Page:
The final components of an effective passive solar heating and/or cooling design are the controls that can be used to increase or decrease sun exposure. These can include landscaping features such as shade trees or berms around the north, east, and west of the home, as well as awnings, overhangs, or shutters that can be adjusted to block the sun during the summer heat. Because of generally higher sun angles during the summer, experts can recommend overhangs or angled roofs that admit the sun’s rays during winter but block them in the summer. This Sun Calculator can help you get an idea of the angle of the sun in your location.

Adding “Active Solar”!

The principles of passive solar design for heating and cooling aren’t new, but technological advances now allow homeowners to not only limit their dependence on outside energy providers but to erase it entirely. A passive solar home with active solar components can direct the sun’s energy to heat or cool a home and also provide for its additional energy needs such as lighting, appliances, and more.

Active solar design includes the use of photovoltaic solar panels to collect and store energy, either by heating liquid or air, or modern electronic systems connected to battery storage (check out our article on Solar + Storage). Adding solar panels to a passive solar home doesn’t impact the home’s ability to heat and cool itself, but replaces grid-dependent energy systems to provide a truly off-grid, energy independent lifestyle. That’s why many passive solar designs today include solar panels or other alternative energy sources.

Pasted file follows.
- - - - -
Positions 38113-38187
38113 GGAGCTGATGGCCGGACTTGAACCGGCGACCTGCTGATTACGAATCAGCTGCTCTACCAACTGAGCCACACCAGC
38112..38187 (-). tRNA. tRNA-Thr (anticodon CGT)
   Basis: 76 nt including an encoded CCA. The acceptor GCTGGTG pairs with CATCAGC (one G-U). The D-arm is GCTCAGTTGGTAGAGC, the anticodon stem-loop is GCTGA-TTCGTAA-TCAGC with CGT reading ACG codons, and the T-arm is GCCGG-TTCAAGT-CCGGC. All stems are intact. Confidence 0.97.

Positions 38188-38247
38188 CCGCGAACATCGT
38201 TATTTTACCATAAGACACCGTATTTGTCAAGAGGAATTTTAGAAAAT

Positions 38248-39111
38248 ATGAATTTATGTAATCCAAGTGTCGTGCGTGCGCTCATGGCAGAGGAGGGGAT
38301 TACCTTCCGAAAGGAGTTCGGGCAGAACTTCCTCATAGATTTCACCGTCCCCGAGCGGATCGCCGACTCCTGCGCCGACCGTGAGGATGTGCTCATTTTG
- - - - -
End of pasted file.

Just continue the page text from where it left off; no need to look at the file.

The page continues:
The Financial Value of Passive Solar Design

Passive solar homeowners eliminate many expenses and utility costs associated with home ownership and greatly increase the rewards of their investment in their home. By cutting the cord from utility companies and producing and storing their own energy, homeowners can achieve true energy independence and save money at the same time.

My wife and I are in the process of building a passive home on our small farm in Platte County, MO. The home, which is currently under construction, will include a very affordable off-grid Solar PV system in addition to many of the passive solar design principles discussed in this and previous articles. Contact us for access to a Facebook page where you can view our construction approach and progress as well as a financial assessment detailing how we’ve made our project more affordable than others.

At Solar Design Studio, we understand the many options that are available to home or other property owners and guide them through the planning and decision-making process to ensure that they get the most out of their solar energy investment. If you have questions for our solar experts, contact us today to start your journey toward solar-powered living.

 

 

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Bob Solger is Mr. Solar to the Kansas City region. With a passion to forge change and be green well before it was cool to do so, Bob has led the regional market as an engineer and spokesperson for the adoption of solar energy. He completes his projects professionally and continues to inspire by teaching others how to get the most from solar installations.